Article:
Eleven years later, Raines took the financial and professional gamble of quitting his job as political editor at the Atlanta Constitution to assemble the material for My Soul Is Rested. “One of the reasons I did My Soul Is Rested is, knowing that world as I did, I became fascinated with the idea of moral courage. I wanted to talk to people who had challenged this monolithic system of – not only segregation , but of segregation enforced by terror.”

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The book was published by G.P. Putnam’s Sons and received excellent reviews from influential publications like the New York Times and was chosen as an alternate selection of the Literary Guild, but Raines began hearing complaints from friends in Atlanta and other parts of the Southeast that My Soul Is Rested was difficult to obtain. “I became alarmed when the man who is now president of the American Booksellers Association, Charles Haslam, came to me and told me that Putnam’s regional salesman for the Southeast was making negative presentations about my book, negative presentations with racial overtones. Haslam quoted this man as saying, ‘This is a good book, but we’re not going to do anything with it because we don’t think it has any sales potential. No one wants to read a book about Black people by a White man.'”

The issue of race became even more pointed when Raines dealt with Rich’s department store in Atlanta about stocking the book. “Faith Brunson (chief book buyer at Rich’s downtown store) told me that she would buy only a few copies of My Soul Is Rested because people were not interested in the subject matter, and her direct statement to me was – as accurate as I can quote it, and this is pretty close to direct – that ‘The only people who will buy that book are Julian Bond and a few of those people.’ So, alarmed by this, I contacted Putnam and asked them to contact Miss Brunson and try to overcome her reluctance, and I was told that this was done, prior to the time that I was to have an autograph party at Rich’s. When I showed up there, there were something like 50 copies of Whiskey Man and three or four of My Soul Is Rested. I then protested again to Putnam’s, and I have in my correspondence a letter from them saying that they had again approached Miss Brunson about stocking the book and were rebuffed.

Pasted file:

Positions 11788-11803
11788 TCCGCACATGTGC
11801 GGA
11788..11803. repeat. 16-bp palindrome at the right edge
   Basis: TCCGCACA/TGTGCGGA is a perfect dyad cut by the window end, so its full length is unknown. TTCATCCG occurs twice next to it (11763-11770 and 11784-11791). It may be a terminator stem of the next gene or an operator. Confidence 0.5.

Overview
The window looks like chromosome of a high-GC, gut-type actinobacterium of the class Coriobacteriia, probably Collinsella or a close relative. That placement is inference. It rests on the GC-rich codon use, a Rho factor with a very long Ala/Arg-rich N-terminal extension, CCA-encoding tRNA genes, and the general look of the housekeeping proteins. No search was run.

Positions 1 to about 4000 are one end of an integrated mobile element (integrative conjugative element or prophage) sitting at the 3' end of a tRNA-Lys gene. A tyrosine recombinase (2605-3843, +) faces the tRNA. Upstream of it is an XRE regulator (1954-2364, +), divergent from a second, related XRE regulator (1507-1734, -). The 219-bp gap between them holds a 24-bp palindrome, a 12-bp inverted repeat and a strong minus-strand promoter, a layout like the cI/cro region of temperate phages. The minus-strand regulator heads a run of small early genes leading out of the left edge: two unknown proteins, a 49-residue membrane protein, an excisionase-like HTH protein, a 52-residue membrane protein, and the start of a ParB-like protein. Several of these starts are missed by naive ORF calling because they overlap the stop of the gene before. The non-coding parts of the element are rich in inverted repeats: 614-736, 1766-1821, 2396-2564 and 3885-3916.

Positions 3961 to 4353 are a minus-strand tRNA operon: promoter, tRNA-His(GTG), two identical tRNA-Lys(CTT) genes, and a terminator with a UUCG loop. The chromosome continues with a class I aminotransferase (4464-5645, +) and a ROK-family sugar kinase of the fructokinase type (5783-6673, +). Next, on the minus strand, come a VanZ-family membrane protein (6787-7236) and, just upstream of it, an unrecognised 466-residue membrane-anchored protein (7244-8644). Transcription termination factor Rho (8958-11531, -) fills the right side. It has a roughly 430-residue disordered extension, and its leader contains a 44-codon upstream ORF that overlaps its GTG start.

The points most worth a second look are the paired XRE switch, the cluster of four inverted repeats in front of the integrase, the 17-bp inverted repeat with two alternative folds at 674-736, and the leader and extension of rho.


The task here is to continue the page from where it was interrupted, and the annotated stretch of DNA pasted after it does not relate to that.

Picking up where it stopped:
“I would from time to time call Rich’s and ask about the book, Raines continued, in which case I was invariably told that there was a heavy demand for the book, that it was not in stock, that it was a ‘special-order’ book – that is the terminology used – and that it would take six weeks to get it in. Frustrated by this, I finally was able to discuss this situation with another employee of Rich’s, who I’m not going to name because I think it might cause the person some career problems, who told me that my book was not being stocked because I had, quote, a problem, unquote, in the book department.

“The clear implication of the conversation was that the problem was antipathy toward the content of the book. I have never pursued it directly with Rich’s. My frank feeling was that it was useless to do so. I’ve lived in the South long enough to know that when you encounter